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Natural and cultural aspects of the development of the Marl landscape east of Lake Qatina during the Bronze and Iron Ages.

Philip, G. (2007) 'Natural and cultural aspects of the development of the Marl landscape east of Lake Qatina during the Bronze and Iron Ages.', in Urban and natural landscapes of an ancient Syrian capital : settlement and environment at Tell Mishrifeh/Qatna and in central-western Syria. Udine: Forum Editrice, pp. 233-242. Studi archeologici su Qatna. (1).


This joint Syrian-British multidisciplinary, multi-period archaeological survey project, studies an area of marl landscape east of Lake Qatina. Geomorphological work has shown that the marls are overlain by outcrops of cemented fluvial gravels of Pleistocene date, which fill former channels of the al-Asi river, and which are closely associated with activity of Palaeolthic date. Preliminary analysis of cores from Lake Qatina indicates that while the northern end of lake provides evidence for consistently lacustrine conditions for the last 4000 years at least, the southern end revealed evidence of regular periods of drying-out. The region has been heavily exploited for agriculture over a long period, as a result of which the archaeological record has suffered considerable attrition. Prehistoric settlement is concentrated along the al-Asi, with evidence for a significant expansion to the east during later third millennium BC. A number of small tells are located along a series of seasonal wadi courses some kilometres east of the river. These show intermittent occupation from EBA III/IV through to the Hellenistic period. The tell sites appear to go out of use during the Hellenistic period, during which there is an expansion of dispersed, off-tell settlement, a pattern which continues through the Roman and later periods. In contrast both north Mesopotamia and the southern Levant reveal a major phase of settlement dispersal during the Iron Age. Recent work on the Mari texts suggests that Tell Nebi Mend/Qadesh may be identified with the site of qa-di-sa-a. Not far from Qadesh, and close to Lake Qatina was a fortress called Dur-Ishkhi-Addu, the identification of which remains uncertain at present, although Tell Qatina is a possibility.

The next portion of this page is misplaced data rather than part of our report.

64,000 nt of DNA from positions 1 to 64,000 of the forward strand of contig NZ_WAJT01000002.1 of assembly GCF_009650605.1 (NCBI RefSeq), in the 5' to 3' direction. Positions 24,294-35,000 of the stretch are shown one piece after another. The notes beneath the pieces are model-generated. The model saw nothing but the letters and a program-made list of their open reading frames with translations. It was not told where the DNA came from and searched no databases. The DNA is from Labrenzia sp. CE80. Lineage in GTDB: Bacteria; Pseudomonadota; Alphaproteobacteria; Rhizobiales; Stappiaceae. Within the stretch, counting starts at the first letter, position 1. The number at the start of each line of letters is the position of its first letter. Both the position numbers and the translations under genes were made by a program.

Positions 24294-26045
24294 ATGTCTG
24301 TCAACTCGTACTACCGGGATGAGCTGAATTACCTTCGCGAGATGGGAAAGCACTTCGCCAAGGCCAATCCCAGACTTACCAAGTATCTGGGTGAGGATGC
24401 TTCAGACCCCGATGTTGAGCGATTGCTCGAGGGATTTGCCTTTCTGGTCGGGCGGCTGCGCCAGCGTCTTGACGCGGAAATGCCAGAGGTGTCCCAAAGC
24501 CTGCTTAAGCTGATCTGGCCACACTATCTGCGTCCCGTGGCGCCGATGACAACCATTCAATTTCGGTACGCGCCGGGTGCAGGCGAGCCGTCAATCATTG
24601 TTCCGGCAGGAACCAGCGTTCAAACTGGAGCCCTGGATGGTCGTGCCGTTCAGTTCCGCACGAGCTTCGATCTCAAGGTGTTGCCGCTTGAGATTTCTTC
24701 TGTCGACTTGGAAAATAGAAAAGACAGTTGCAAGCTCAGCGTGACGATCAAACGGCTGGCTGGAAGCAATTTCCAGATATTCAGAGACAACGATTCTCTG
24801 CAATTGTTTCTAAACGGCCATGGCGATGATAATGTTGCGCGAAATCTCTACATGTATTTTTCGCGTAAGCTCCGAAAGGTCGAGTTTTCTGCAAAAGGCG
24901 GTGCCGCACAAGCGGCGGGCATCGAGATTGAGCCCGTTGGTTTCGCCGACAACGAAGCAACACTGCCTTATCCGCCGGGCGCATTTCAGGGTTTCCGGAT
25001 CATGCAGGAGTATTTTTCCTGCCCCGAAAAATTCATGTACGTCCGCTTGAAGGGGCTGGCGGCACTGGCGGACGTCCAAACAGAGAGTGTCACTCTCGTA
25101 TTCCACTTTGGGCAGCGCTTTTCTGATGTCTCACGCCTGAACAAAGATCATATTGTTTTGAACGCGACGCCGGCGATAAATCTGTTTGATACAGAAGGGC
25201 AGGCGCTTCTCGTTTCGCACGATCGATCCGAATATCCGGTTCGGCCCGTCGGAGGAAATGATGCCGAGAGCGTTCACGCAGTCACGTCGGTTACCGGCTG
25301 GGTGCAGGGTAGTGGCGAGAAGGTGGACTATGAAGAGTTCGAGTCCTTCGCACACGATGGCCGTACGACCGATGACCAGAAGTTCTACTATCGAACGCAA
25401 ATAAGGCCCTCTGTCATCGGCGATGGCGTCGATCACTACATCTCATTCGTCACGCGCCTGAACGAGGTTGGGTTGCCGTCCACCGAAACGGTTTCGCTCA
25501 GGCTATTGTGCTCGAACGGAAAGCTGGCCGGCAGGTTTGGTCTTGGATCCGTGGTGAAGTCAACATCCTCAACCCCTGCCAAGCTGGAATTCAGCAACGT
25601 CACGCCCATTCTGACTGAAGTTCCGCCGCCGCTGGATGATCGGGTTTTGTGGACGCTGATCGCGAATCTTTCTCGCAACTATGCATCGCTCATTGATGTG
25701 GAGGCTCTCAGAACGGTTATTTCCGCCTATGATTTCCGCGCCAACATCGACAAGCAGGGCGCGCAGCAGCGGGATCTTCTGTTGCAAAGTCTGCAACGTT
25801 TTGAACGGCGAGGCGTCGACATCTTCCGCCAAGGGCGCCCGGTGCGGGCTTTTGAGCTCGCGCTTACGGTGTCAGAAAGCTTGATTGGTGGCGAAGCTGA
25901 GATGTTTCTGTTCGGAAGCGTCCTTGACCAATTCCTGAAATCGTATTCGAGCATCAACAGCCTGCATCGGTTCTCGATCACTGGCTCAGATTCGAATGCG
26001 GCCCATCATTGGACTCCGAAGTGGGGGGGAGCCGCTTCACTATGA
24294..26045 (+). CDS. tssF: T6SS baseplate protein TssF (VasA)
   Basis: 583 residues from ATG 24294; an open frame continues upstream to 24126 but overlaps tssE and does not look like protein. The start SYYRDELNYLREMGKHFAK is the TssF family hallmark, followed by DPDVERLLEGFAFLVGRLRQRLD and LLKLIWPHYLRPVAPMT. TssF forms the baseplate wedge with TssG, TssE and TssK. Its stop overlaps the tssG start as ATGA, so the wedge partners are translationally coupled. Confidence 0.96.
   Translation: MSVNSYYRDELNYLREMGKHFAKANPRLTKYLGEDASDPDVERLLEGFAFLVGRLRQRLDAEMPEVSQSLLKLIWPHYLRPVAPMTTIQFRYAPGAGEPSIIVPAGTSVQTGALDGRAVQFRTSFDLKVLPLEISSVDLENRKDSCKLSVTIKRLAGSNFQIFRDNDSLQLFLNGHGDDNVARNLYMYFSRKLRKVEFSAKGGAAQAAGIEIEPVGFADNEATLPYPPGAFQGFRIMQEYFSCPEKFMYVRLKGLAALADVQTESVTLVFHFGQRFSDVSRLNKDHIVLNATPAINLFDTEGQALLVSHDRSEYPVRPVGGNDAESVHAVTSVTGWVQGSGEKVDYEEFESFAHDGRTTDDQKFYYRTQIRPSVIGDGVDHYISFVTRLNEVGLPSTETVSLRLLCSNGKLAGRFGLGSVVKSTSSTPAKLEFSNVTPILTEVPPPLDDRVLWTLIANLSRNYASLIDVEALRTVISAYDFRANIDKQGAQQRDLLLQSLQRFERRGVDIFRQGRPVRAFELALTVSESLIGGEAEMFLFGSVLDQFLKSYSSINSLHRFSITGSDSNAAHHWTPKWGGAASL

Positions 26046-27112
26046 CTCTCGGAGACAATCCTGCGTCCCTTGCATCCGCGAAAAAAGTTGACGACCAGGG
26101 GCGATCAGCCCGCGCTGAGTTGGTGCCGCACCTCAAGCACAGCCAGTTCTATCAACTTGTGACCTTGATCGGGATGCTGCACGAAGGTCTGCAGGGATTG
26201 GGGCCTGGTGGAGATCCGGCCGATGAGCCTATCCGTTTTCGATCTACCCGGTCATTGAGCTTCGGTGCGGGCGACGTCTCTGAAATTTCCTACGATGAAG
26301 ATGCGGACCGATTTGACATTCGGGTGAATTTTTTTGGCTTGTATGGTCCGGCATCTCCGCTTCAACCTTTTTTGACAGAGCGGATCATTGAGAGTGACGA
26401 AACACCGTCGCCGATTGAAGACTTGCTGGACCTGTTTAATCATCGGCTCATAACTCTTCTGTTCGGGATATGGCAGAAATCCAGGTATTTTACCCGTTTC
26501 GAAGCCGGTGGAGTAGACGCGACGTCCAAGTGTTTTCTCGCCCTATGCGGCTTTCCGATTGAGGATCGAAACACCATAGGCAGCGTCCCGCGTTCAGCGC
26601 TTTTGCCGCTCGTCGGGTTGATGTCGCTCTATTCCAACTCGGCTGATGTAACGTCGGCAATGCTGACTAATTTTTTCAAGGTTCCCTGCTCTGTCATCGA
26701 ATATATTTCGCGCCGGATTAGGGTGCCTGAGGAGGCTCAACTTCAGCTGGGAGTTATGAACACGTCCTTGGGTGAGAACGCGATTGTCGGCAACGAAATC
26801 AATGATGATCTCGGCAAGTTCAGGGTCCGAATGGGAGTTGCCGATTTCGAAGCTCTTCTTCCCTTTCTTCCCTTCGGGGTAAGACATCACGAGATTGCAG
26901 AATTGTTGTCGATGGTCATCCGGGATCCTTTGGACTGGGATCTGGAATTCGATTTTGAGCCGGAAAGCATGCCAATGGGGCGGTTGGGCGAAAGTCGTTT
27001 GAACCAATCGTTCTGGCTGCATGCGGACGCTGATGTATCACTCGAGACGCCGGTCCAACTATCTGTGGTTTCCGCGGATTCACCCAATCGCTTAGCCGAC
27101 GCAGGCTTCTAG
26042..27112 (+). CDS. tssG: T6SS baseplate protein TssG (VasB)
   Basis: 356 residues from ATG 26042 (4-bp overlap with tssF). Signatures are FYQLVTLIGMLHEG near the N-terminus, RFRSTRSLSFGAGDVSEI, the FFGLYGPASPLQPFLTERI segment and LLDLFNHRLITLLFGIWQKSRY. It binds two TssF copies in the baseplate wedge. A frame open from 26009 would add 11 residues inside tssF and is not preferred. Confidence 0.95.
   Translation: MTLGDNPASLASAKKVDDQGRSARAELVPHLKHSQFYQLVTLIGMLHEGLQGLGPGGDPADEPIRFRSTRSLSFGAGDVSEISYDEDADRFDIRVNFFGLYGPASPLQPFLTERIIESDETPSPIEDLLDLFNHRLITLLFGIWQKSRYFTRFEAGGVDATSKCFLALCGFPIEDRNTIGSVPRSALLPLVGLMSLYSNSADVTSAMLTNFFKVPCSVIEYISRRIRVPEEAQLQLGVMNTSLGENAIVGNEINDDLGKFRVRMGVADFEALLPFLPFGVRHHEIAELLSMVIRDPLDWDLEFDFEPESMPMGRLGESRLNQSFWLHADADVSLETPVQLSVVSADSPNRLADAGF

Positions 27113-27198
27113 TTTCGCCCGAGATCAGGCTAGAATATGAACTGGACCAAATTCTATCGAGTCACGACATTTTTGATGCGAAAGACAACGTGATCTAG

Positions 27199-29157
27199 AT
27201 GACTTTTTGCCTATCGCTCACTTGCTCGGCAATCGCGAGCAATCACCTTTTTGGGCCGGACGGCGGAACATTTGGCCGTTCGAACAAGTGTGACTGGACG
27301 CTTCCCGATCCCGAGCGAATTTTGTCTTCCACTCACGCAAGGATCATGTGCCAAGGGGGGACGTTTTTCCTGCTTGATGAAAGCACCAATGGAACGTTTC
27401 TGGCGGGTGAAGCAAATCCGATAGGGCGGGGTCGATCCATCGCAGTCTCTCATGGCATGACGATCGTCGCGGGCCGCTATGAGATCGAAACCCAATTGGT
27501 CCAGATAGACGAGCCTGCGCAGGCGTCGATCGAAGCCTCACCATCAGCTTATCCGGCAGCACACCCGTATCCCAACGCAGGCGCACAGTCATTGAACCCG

Item Type:Book chapter
Additional Information:Proceedings of the International Conference held in Udine 9-11 December 2004.
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Record Created:14 Oct 2008
Last Modified:19 Jul 2010 16:36

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